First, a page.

Non-fungible tokens, the digital assets otherwise known as NFTs, are soaring in popularity as a way to define ownership of tangible goods and services.
And we've been starting to see a few examples of universities using these unique digital creations, from degree certificates to philanthropy.
In this five-minute read, we uncover new examples of NFT use in the higher education sector and consider how this trend might develop from here.
What is an NFT, and how are they used?
NFTs are a means of virtually designating ownership of real-world goods.
For example, they are particularly popular at the moment as a way to trade digital artwork.
In 2021 alone, the NFT market was worth an estimated $17 billion.
They're not a new concept, but they've steadily been gaining more popularity and varied application since the first was sold in 2014.
NFTs exist on a blockchain (a virtual record of transactions), like cryptocurrencies, with encrypted, one-of-a-kind identifying codes that contain built-in authentication that proves ownership, whether the asset is available to view by others online or not.
NFTs use blockchain, as do cryptocurrencies like BitCoin
NFTs can be sold by the owner—in fact, even a tweet has been known to be traded as an NFT—and they're essentially becoming collectibles, with creators able to include details like a digital signature and royalty rights in the asset.
So how are universities and colleges using NFTs?
The University of California, Berkley, has used NFTs to sell pioneering research as a fundraising stream.
It auctioned the patented disclosures through an NFT of Nobel Prize-winning cancer immunotherapy research by James Allison last year, making the institution $50,000 to fund further research.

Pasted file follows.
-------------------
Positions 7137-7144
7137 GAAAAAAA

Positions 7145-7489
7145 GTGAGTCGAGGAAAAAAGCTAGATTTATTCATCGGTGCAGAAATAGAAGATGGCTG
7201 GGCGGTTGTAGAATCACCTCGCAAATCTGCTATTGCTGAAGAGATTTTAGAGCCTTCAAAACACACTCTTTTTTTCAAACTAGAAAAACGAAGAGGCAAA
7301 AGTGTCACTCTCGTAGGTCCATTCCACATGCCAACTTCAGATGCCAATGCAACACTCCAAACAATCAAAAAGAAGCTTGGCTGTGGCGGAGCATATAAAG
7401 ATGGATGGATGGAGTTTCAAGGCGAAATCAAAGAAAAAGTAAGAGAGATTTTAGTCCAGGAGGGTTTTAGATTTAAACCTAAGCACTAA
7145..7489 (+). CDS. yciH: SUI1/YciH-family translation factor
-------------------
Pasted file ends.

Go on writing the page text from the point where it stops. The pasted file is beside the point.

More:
The NFT, sold through Foundation (a live-auction platform for digital art and NFTs), contains digitized forms and correspondence depicting the breakthrough, with the University retaining the patent rights.
The University also announced plans to mint in a similar way another piece of Nobel Prize-winning research by Jennifer Doudna, who co-invented the CRISPR-Cas9 genome editing technology.
Explaining the move, chief innovation and entrepreneurship officer Rich Lyons of University of California, Berkley, said: "There are people who recognize and care about symbols of great science, and even if they never intend to resell the NFT, they want to own it, and they want resources to go back to Berkeley, where the basic research behind these Nobel Prizes came from, to support further research."
Using NFTs for qualifications makes sense in many ways and is especially fitting for digital courses and degrees.
Duke University in Northern California, for example, used NFT certificates for students in its engineering faculty's fintech program about the fundamentals of blockchain technology.
The University of Georgia's New Media Institute was also among the first to offer degrees as NFTs, as well as the option of keeping a paper certificate. They cited the benefits for students able to share their verified qualifications digitally with future employers, as well as minimizing environmental impact.
Pepperdine University is another to go down this route for personal finance course attendees.